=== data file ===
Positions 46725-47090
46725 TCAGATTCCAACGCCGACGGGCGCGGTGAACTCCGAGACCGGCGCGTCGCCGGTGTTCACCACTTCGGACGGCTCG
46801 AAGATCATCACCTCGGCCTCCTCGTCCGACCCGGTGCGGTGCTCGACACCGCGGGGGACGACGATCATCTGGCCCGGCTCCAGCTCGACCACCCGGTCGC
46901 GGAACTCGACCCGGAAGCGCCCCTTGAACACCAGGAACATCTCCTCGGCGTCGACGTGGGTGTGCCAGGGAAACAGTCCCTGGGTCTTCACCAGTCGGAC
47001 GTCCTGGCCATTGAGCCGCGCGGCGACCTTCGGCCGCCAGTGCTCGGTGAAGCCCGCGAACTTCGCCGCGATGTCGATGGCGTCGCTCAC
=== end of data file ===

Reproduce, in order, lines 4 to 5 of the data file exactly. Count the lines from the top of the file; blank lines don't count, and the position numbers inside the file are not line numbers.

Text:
46901 GGAACTCGACCCGGAAGCGCCCCTTGAACACCAGGAACATCTCCTCGGCGTCGACGTGGGTGTGCCAGGGAAACAGTCCCTGGGTCTTCACCAGTCGGAC
47001 GTCCTGGCCATTGAGCCGCGCGGCGACCTTCGGCCGCCAGTGCTCGGTGAAGCCCGCGAACTTCGCCGCGATGTCGATGGCGTCGCTCAC